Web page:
Computer law out of touch

Computer law out of touch

There is hardly a better illustration of the difference between the intent of a law and its misuse than the Computer Crime Act of 2007. It was sold by its sponsors as a modern law to deal with new crimes. It was meanwhile tweaked and amended behind the scenes by a parliament both friendly and indebted to the military junta. Virtually sight unseen, it was speeded through rubber-stamp assent, without public disclosure of details, and without public input.

It turned out that the Computer Crime Act (CCA) was almost the opposite of what the military-approved leadership promised. It did nothing to halt spam email, failed to deter cyber crime, and set no standards to protect online consumers. It did, however, vastly increase prosecutions and penalties for lese majeste.

The worst of the worst offences of this terrible law is its Orwellian nature. The "computer crime" the bill seeks out and punishes is almost totally divorced from computers. The small and often ignored sections on theft by hacking, for example, are most often investigated and prosecuted under "old" sections of the criminal code.

The CCA is used shamelessly by the Ministry of Information and Communication Technology as a censorship tool. Thousands of websites are routinely declared offensive or obscene and placed on the massive list of sites to be blocked. Censorship under the CCA, contrary to the constitution, is entirely non-transparent.

The CCA, far from presenting a legal bulwark against technologically savvy criminals, actually creates a new and suspiciously convenient criminal out of entirely honest and well-meaning citizens. For example, the employee of an internet service provider who fails to notice an attempted theft is a criminal. A newspaper editor and his webmaster both are subject to arrest, prosecution and imprisonment if a comment in an online forum is somehow offensive.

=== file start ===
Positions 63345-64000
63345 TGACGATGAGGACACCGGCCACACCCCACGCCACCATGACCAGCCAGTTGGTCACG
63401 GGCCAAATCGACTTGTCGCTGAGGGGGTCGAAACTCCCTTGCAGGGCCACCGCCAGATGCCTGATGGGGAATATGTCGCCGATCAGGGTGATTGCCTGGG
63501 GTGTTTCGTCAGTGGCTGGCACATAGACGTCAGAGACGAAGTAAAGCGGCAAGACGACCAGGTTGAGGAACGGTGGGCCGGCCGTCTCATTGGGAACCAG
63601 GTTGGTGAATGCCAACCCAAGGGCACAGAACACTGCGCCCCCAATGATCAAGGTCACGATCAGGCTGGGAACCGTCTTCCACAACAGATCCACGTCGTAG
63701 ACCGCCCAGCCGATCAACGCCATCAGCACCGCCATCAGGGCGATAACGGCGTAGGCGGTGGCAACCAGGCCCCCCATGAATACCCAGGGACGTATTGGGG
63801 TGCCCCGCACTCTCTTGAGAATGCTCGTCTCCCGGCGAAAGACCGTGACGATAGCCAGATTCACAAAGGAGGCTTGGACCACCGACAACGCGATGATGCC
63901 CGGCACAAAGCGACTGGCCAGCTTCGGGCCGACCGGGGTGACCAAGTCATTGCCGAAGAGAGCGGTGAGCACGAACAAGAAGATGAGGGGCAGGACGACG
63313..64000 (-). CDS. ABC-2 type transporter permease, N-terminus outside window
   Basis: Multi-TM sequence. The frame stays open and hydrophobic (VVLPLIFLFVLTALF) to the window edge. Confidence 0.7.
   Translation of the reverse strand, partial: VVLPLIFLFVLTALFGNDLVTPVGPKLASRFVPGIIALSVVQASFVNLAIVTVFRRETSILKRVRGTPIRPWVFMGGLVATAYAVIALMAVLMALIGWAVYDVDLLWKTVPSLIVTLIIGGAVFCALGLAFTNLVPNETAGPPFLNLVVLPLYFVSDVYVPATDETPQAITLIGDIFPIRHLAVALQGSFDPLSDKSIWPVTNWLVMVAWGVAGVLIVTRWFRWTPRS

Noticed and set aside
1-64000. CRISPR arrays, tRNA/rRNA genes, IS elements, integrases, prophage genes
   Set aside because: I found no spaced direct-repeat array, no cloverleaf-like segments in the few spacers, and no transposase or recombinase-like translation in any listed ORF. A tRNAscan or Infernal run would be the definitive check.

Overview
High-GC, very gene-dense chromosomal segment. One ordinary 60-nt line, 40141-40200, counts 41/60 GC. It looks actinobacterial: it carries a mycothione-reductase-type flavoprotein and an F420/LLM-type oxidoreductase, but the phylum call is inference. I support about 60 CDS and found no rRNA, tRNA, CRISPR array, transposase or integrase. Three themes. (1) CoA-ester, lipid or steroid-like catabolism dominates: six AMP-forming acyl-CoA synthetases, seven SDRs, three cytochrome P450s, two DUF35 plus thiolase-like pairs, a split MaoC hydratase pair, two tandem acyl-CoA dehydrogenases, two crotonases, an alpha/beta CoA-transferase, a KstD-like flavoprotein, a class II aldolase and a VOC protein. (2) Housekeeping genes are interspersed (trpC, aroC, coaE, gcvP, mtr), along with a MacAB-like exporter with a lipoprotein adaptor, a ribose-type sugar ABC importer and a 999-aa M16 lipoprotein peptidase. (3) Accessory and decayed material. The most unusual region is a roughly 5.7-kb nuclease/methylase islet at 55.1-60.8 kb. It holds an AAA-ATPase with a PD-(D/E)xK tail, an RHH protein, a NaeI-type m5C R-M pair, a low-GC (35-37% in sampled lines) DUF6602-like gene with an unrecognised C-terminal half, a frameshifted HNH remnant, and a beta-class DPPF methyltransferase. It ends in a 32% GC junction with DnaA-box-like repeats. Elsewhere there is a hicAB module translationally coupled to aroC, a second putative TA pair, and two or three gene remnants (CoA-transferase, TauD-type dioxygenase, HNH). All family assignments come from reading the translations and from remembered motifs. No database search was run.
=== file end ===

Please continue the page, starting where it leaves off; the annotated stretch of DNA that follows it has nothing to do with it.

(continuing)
These turn both logic and all past laws on their heads. Until the CCA was passed, a carrier or conduit was not responsible for communications. The post office, for example, and the telephone companies, are not responsible for what is in the letters or conversations they carry. But under the CCA, editors and webmasters are fully responsible for such communications.

If the CCA turns justice upside down, it is also a serious threat to the national economy. A seminar last week involving academics and computer experts agreed that the CCA is a deterrent to investment, innovation, aggressive entrepreneurship and foreign investment. With employees and managers responsible for the words of others, there are few who wish to dive into a cutting-edge communications venture.

It is time for the government to take a stand against this unfair and arbitrary law which was passed by the junta-installed parliament without public opportunity for examination. It is also much abused and misused. In its charter rewrite mission, the government supposedly wants to make the supreme law more democratic. It should also consider a rewrite of the Computer Crime Act.

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